• Whip Pan - pan the camera so quickly that the picture blurs into distinct streaks. Use this transition to change locations, scenes or to convey a frenetic pace of action. Be careful when you pan quickly - don't yank the camera and knock it off balance. Make sure the tripod is planted firmly and that you loosen the pan lever all the way. 
  • Body Wipe - allow a person (or you can do this yourself) to walk into your field of view until the shot is completely obscured or goes to black. Then cut to the next shot where another person continues in the same direction, but walks out of your field of view to reveal the new image. Instead of using people, you can do this same kind of natural transition with cars if your story is about traffic issues or something related. 
  • Matching Action - this transition cuts typically on motion between shots giving the illusion of one continuous motion. The scene is shot from at least two angles showing the same action (it helps if the action is repetitive, like someone making pizzas in a restaurant). Where the same action occurs between the two angles, the first shot may show the start of the action and the second shot completes the action.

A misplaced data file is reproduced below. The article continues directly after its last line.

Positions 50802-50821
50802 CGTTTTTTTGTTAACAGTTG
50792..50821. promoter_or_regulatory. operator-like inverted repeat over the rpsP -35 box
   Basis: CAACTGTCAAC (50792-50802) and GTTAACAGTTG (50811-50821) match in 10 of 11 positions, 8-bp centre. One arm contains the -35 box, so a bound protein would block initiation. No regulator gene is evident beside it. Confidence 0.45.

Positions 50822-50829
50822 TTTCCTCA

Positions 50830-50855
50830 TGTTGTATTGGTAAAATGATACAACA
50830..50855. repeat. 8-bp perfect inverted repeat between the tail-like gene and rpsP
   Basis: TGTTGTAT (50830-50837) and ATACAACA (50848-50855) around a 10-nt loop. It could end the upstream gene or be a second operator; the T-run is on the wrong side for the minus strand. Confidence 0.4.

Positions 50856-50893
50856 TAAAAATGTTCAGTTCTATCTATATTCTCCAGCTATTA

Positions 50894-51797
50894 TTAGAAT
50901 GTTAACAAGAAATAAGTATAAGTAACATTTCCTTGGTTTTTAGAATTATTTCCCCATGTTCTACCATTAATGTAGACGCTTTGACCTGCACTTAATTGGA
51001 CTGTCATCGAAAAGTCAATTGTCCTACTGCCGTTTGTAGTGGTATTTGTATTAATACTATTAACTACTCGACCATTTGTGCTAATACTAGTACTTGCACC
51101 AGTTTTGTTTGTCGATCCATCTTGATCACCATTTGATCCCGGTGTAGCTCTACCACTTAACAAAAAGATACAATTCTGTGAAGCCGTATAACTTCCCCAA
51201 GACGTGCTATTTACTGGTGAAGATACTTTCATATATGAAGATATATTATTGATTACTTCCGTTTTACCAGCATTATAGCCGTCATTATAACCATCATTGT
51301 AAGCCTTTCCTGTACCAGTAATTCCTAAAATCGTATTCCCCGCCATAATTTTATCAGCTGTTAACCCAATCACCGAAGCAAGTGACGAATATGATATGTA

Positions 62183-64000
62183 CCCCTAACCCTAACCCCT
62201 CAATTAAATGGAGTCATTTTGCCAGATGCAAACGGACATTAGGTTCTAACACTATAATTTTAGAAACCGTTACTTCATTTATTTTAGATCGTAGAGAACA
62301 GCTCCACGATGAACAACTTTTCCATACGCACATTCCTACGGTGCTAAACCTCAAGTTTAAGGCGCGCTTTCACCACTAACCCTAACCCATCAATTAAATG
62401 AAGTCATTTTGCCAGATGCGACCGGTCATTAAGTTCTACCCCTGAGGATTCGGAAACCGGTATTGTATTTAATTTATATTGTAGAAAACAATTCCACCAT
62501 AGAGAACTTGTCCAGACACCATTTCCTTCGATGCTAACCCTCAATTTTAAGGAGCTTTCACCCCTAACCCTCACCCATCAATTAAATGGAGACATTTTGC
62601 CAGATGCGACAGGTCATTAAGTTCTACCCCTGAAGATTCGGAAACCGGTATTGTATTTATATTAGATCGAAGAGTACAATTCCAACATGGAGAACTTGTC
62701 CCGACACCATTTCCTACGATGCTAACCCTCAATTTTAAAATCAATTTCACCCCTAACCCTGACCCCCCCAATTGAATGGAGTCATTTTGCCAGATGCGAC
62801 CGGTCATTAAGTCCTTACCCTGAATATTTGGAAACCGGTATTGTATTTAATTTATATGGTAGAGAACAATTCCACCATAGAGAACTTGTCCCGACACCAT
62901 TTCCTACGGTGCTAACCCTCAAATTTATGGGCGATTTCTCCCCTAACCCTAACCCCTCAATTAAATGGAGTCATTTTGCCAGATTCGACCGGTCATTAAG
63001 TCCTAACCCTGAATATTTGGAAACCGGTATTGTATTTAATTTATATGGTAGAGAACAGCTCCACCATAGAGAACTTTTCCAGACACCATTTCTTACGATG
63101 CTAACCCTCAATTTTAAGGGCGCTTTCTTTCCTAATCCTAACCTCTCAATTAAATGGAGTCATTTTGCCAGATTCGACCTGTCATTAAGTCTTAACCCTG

• Crossing Audio - this is the same thing as a J-cut, or split edit, where audio from the next scene precedes its video. Such a transition actually mimics the way we perceive the world - first we hear the person call our name and then we turn to see them. 
Finding Transitions in Adobe Premiere 

In the Project Panel click on the Effects tab. You'll find a list of effects that include Audio and Video Transitions. 

To apply a transition, such as a dissolve, drag it from the Project Panel and place it on the edit point where you want the dissolve to take place. The illustration below shows what a dissolve transition looks like in the Timeline. You can also change the duration of the dissolve by clicking and dragging the edge of the transition, either stretching or compressing it. 

Another way you can change the duration of the dissolve is simply to click on the dissolve itself to highlight it. Then in the Source Monitor, click on the Effects Controls tab. Click on the number where you see Duration and change it to the desired length. NOTE: the length shows the number of frames and there are 30 frames per second.